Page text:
In early 2012, during a conversation about Bethesda games, a friend felt the need to link me to one of those many videos talking about why Skyrim is a bad RPG. At the time, I was having a great deal of fun with Skyrim, and this response surprised me, though I could agree with it just enough that I found myself thinking about it a lot. The more I thought, the more I came to a perspective I’m not sure I share with anyone else.
Prior to Skyrim, I spent a great deal of time with Fallout: New Vegas, and I’ve gotta be honest: I didn’t like it all that much, but I couldn’t figure out why. Intellectually, I can tell you that it’s straight-up the best Bethesda-style RPG there is, but emotionally, it just didn’t connect with me. Obsidian’s entry into Bethesda’s style of game development just didn’t work very well. Eventually, I found a partial answer, but it still didn’t quite solve everything. I dug a little deeper.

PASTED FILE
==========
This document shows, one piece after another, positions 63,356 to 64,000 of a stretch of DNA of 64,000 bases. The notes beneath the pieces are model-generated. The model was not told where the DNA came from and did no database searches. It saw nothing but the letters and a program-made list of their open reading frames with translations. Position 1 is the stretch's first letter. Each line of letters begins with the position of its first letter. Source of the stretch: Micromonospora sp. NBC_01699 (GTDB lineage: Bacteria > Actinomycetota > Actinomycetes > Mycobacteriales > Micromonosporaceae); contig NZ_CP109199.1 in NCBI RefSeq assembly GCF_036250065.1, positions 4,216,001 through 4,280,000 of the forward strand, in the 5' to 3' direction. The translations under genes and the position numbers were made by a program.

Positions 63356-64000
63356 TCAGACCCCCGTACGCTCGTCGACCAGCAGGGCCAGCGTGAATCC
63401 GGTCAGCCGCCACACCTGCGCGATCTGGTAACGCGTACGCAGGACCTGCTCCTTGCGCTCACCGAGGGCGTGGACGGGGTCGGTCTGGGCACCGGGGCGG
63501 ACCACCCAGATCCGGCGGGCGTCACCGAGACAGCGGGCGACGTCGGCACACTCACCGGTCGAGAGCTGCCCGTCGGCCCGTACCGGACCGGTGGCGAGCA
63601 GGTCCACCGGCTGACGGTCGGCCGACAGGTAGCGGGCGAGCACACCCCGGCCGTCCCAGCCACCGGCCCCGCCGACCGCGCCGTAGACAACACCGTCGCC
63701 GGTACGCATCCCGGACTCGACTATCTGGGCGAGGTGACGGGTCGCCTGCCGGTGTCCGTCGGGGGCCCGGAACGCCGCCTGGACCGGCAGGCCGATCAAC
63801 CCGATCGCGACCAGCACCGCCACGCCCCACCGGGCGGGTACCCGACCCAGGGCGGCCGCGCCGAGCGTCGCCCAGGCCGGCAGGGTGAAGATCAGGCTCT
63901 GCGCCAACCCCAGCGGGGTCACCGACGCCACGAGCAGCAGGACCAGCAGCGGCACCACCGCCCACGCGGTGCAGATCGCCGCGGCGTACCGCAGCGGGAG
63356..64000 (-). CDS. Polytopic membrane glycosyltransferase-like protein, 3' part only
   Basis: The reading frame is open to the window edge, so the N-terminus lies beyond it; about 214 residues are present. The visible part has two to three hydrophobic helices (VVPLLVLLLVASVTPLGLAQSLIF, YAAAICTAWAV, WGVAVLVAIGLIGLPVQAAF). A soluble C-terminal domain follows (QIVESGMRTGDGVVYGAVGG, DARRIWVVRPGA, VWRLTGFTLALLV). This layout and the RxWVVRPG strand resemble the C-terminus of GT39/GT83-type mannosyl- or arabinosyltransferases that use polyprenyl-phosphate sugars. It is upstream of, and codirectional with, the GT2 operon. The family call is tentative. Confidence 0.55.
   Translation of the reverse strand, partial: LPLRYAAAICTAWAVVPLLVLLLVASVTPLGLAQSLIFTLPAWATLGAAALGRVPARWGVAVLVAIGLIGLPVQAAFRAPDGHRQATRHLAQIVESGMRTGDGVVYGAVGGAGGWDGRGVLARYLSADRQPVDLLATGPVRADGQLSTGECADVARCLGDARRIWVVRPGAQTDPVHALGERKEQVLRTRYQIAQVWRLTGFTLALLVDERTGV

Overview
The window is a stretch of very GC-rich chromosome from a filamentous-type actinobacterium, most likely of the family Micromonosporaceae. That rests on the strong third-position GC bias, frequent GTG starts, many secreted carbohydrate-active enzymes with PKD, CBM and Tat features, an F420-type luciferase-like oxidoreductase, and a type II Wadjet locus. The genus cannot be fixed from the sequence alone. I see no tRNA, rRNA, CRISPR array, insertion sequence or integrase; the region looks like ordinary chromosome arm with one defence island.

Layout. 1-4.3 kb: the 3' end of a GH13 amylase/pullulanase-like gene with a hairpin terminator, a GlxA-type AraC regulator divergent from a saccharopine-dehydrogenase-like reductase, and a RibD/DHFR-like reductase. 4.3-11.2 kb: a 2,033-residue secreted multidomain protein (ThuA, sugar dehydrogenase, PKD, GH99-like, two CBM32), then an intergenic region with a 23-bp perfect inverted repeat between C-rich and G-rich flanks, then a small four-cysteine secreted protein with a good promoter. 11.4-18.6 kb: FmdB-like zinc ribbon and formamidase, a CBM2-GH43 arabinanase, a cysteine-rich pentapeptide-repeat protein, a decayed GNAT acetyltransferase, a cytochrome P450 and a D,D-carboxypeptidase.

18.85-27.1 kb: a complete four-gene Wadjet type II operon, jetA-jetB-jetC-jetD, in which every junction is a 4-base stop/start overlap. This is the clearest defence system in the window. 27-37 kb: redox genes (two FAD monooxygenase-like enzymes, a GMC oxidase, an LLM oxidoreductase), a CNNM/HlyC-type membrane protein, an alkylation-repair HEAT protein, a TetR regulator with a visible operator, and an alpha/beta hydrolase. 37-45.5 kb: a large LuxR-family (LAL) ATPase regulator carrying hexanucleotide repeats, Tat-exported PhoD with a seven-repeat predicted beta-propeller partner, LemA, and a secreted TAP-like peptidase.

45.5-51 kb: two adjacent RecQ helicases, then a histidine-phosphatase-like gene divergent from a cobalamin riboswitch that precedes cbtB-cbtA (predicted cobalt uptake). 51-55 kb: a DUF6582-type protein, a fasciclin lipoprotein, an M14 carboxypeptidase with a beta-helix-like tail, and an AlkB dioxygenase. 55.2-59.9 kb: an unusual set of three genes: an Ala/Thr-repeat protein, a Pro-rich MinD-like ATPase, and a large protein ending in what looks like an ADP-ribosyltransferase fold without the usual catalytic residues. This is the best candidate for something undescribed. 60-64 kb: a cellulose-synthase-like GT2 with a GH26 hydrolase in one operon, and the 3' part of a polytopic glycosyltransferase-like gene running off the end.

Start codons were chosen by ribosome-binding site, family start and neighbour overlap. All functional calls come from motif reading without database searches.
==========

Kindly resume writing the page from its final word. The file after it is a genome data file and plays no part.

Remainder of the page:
Why do I feel the way I do about these two games? Why, despite the superficial similarities—Skyrim, after all, is said to be merely Fallout without guns—do these games elicit such a massive disparity in response?
When we talked about how an FPS might be the most important video game ever made, I suggested that part of the reason that the FPS is so appealing is because of the way in which the perspective enhances immersion. This is an idea that was explored in-depth by the folks at Looking Glass Studios back in the 1990s; their first game, Ultima Underworld, merged the simulation elements and first-person perspective with traditional role-playing mechanics of the Ultima series. Bethesda seems to have been pretty eager to borrow those ideas with their release of The Elder Scrolls: Arena.